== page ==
Shearwater Guessing Game
A Shearwater Guessing Game
By Jennifer Taylor, Animal Care Coordinator
Tell us what you need! If the animals could only teach us more.
We often ask this of the birds who we take into our care, but they never give an immediate answer. When “the usual” patients come into Wild Care we feel a sense of security. A songbird from a cat’s mouth , a flying squirrel fallen from a ceiling vent, an owl hit by a car are all familiar situations where we have protocols in place. We have learned what works well and what doesn’t.
Sick Seabirds are a different story. It is so difficult. And this summer one of these pelagic species- Shearwaters- were brought to us in volume and in terrible shape. We received many calls about the dead birds found on beaches around the Cape. Official research was done with no conclusive results. But here we were faced with many of these mystical creatures who may not have touched land in over 10 years. We received 21 from August through October.
But, getting back to lessons learned from birds, we were quite successful with a couple Cory’s Shearwaters. They did not come in DOA, nor did they die overnight- as most of the others had. These two responded well to medications and feedings. We were pleased with their recovery until they just went no further- they were depressed. What all rehabbers who work with seabirds dread. They stopped preening, did not want to go into water- were not waterproof and not self-feeding. When this happens, we must try something different. Put them together-they are birds who flock in masses. That was good! Swim them only in seawater. Wash their feathers. They preened much more, and perked up a bit, Yay! Then they stalled again. We added three mirrors to create a flock, and played audios of Cory’s honking and beeping and bickering in the Azores. That truly got their attention and made one of them regurgitate (which I saw as a good thing)… We took them to the beach in crates to inspire them. This worked well for us a few years ago with a Great Shearwater. But it did not seem to impress these two very much. Then, Jayne and Amy and I brainstormed and came up with taking them to Skaket Beach at low tide and putting them into a tidal pool to let them “play”. What did we have to lose?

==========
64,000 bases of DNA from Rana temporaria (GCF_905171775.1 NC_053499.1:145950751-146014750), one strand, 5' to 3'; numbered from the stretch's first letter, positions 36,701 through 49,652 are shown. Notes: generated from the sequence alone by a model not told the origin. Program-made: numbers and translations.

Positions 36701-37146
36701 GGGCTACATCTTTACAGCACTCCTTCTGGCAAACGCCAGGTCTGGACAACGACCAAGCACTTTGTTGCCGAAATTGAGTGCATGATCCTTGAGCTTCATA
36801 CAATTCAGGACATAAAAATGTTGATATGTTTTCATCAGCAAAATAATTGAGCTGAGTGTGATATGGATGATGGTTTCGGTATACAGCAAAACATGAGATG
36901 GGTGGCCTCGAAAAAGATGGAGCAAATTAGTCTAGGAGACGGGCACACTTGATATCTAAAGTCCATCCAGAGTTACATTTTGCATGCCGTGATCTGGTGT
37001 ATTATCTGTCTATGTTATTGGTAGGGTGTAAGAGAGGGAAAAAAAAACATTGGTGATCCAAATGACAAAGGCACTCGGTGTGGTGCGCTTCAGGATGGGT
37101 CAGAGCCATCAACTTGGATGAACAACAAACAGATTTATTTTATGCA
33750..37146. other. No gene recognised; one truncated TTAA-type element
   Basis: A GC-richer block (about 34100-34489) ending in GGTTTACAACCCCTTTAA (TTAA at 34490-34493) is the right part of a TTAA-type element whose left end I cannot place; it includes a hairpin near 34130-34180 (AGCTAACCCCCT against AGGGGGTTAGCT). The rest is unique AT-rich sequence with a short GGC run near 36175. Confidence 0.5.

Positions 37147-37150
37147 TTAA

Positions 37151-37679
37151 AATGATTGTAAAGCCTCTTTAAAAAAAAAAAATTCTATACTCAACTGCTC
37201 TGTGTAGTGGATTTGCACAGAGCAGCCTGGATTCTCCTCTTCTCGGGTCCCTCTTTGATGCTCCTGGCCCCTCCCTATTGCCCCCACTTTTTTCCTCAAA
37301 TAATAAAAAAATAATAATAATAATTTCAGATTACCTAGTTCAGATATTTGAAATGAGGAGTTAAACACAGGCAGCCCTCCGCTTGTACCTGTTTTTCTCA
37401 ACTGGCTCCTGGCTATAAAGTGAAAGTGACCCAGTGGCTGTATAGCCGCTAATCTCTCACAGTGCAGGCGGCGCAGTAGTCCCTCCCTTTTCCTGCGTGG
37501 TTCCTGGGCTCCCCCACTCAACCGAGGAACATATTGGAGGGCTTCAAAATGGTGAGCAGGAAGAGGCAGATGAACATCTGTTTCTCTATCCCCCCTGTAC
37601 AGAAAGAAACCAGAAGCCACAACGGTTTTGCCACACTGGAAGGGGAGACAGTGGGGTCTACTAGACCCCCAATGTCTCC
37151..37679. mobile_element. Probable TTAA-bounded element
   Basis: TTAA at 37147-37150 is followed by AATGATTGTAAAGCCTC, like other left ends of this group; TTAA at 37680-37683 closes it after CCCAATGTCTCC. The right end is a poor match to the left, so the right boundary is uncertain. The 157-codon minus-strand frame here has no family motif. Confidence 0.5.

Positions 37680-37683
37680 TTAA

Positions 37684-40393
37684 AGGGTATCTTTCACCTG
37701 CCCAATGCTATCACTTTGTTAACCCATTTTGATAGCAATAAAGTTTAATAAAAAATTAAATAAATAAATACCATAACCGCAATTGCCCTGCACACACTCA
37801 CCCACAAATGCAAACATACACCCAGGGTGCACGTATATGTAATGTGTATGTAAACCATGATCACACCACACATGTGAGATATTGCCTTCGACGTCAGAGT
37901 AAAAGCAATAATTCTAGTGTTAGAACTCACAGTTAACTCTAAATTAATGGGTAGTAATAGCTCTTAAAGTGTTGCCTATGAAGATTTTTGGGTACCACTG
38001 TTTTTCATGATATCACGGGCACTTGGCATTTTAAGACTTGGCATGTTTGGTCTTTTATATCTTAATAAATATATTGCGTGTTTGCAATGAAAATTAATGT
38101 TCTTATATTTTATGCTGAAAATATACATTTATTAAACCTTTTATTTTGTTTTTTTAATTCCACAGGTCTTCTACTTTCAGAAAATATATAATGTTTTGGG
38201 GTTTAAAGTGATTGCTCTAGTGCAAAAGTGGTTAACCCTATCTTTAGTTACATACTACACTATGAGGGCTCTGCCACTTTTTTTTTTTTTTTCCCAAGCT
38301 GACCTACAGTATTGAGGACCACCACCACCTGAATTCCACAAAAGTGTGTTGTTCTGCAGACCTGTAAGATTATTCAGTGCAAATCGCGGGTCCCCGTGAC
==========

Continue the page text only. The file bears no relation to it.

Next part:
WOW! Did they have a blast! They were birds again and life was worth living! At the next field trip to Skaket, the two birds decided it was time to cut loose and fly off before we could do anything about it. Like it was a planned jail break! After the first one took off, the second one ran like crazy till he got lift and they both flew out to a frenzy of gulls feasting on fish in the deeper water. Who’d a thunk??
Back to the teachings of the birds – BEACH-TIME will now be an important element of our Shearwater protocol.
We live and learn something new every day at Wild Care. What a great job we have!
(Photo below – Shearwaters play at the beach. By Amy Webster.)
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Wild Care has a state-of-the-art seabird therapy pool, which allows seabirds and waterfowl to exercise on running water. This will help our bird friends recover more quickly so they can get back to their watery habitats!